US5226788 *Dec 23, 1991Jul 13, 1993General Electric CompanyTurbine heat shield and bolt retainer assembly
US5779416 *Oct 30, 1996Jul 14, 1998General Electric Co.Bolt/stud and nut for enhanced high-cycle fatigue capability
US5848874 *May 13, 1997Dec 15, 1998United Technologies CorporationGas turbine stator vane assembly
Referenced by
Citing PatentFiling datePublication dateApplicantTitle
US6784597Apr 15, 2003Aug 31, 2004General Electric CompanySelf-locking nut for stud shaft and stacked wheel assembly for the rotor of a rotary machine
US7267527 *Apr 1, 2005Sep 11, 2007Mtu Aero Engines GmbhRotor for a turbomachine
US7347672 *Feb 1, 2005Mar 25, 2008Snecma MoteursRotor disk balancing device, disk fitted with such a device and rotor with such a disk
US8186939Aug 25, 2009May 29, 2012Pratt & Whitney Canada Corp.Turbine disc and retaining nut arrangement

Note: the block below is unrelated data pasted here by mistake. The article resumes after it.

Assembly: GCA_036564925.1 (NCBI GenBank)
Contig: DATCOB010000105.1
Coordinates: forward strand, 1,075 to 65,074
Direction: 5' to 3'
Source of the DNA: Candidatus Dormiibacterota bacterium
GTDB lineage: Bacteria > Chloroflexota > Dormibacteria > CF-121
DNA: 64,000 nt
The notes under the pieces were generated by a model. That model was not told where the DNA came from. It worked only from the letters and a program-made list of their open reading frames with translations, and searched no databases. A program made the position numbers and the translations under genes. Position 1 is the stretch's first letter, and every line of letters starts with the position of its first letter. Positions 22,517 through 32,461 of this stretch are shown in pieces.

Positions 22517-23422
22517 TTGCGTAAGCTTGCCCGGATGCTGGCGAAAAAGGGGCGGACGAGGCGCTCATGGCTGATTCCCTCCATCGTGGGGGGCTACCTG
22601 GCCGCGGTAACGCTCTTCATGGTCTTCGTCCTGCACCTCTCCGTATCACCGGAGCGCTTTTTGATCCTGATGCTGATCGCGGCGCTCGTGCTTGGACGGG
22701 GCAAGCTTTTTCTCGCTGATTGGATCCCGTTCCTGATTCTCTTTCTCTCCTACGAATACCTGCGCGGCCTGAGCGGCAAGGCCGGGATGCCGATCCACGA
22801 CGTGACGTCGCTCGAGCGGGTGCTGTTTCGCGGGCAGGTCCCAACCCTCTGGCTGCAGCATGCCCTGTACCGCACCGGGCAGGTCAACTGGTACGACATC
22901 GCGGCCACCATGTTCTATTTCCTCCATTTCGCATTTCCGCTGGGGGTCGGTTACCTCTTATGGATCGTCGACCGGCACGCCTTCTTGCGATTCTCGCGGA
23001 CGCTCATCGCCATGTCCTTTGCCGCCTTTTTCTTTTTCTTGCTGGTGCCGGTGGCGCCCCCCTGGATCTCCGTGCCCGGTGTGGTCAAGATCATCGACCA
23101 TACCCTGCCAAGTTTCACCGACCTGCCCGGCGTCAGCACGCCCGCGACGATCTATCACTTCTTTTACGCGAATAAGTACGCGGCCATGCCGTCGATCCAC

US8240988Mar 26, 2008Aug 14, 2012Siemens Energy, Inc.Fastener assembly with cyclone cooling
US8727695 *Dec 9, 2009May 20, 2014Rolls-Royce CorporationChamfer-fillet gap for thermal management
US8764390 *Dec 2, 2009Jul 1, 2014Mtu Aero Engines GmbhAssembly mechanism comprising a tension anchor and corresponding method for a rotor system of an axial turbo engine
US8864458 *Aug 25, 2009Oct 21, 2014SnecmaFixed vane assembly for a turbine engine having a reduced weight, and turbine engine comprising at least one such fixed vane assembly
US8932022Feb 3, 2012Jan 13, 2015Pratt & Whitney Canada Corp.Fastening system for fan and shaft interconnection
US9004871 *Aug 17, 2012Apr 14, 2015General Electric CompanyStacked wheel assembly for a turbine system and method of assembling
US20110135450 *Dec 9, 2009Jun 9, 2011Mark Owen CaswellChamfer-fillet gap for thermal management
US20110206504 *Aug 25, 2009Aug 25, 2011SnecmaFixed vane assembly for a turbine engine having a reduced weight, and turbine engine comprising at least one such fixed vane assembly